Pathologies such as Huntington’s disease and hemophilia can be traced very clearly to single genes. In many cases, health outcomes depend on multiple genes; or single genes that lead to disease may not always be expressed (“switched on”), furthermore, non-human DNA can play a role in health. Epigenetics and hologenomics are two fast-developing fields that study, respectively, the mechanisms driving the expression of human genes and the importance to the health of non-human cells such as those in the gut microbiome.
We have transcribed The Book of Life, but we do not yet know how to read it. Not fully.
As a consequence, progress in medical technology has not kept pace with the improvements in gene sequencing. It should be conceded, however, that this lag is also due to the essential regulatory hurdles involved in bringing therapies safely to market. Undoubtedly, a similarly rigorous framework for AI would have prevented Language Learning Models (LLMs) such as ChatGPT from emerging as early as they did.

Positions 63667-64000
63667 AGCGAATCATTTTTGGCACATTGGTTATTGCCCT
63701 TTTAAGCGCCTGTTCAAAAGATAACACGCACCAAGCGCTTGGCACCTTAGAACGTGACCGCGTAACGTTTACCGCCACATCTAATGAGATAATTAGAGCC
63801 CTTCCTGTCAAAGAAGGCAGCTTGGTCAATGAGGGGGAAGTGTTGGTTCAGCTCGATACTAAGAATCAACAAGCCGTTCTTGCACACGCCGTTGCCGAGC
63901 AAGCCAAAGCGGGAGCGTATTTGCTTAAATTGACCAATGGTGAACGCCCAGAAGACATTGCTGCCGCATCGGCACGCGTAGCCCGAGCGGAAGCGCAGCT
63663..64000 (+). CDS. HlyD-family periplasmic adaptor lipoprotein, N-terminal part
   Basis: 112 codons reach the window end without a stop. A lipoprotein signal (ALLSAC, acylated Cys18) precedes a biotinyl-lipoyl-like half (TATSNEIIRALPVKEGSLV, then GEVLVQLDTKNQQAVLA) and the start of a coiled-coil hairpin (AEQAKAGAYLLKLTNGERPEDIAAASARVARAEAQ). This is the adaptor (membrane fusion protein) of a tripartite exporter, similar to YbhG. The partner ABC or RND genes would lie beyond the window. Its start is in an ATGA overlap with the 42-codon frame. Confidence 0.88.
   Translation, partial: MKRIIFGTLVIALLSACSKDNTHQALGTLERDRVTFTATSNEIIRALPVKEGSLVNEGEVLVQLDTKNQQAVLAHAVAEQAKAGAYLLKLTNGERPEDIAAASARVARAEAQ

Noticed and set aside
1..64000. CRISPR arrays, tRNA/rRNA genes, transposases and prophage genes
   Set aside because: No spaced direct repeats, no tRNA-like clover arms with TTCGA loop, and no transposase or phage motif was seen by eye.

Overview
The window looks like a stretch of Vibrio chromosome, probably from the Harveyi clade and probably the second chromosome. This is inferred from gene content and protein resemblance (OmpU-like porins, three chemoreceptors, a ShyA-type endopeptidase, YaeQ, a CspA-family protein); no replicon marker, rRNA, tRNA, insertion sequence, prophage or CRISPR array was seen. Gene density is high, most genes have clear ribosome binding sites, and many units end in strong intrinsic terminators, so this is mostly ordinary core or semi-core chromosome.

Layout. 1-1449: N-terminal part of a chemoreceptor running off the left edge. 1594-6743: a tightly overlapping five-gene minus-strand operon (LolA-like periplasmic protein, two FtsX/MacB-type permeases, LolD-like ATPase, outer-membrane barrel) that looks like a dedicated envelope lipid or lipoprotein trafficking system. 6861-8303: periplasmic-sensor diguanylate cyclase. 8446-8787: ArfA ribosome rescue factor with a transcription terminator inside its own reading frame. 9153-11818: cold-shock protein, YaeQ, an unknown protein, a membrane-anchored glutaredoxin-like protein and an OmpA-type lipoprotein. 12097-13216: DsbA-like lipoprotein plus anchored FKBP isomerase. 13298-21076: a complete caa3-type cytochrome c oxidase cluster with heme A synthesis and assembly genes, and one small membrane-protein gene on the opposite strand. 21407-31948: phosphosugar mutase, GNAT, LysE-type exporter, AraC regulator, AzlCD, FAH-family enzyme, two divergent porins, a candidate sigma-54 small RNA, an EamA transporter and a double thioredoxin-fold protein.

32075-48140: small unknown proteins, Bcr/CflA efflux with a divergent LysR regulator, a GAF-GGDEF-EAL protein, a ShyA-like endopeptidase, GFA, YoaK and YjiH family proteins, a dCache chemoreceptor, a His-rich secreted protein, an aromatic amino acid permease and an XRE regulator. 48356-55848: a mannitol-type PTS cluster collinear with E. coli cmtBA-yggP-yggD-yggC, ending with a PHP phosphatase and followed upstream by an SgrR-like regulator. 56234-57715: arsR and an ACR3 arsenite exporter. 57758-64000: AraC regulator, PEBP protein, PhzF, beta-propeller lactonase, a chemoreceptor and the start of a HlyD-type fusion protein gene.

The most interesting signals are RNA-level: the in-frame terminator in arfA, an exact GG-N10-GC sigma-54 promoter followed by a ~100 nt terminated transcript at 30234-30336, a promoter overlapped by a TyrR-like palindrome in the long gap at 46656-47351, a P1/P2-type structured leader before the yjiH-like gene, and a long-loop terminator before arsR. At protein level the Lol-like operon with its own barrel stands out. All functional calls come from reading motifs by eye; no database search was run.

Nonetheless, there is cause for optimism in the treatments of monogenic diseases such as Huntington’s, hemophilia, and Duchenne’s muscular dystrophy. But for the many human traits, whether pathogenic or not, that are polygenic — and thus depend on the expression of multiple genes — progress is slower. Considering that 12,000 genetic variants influence height we can appreciate the difficulties of linking traits back to the genome.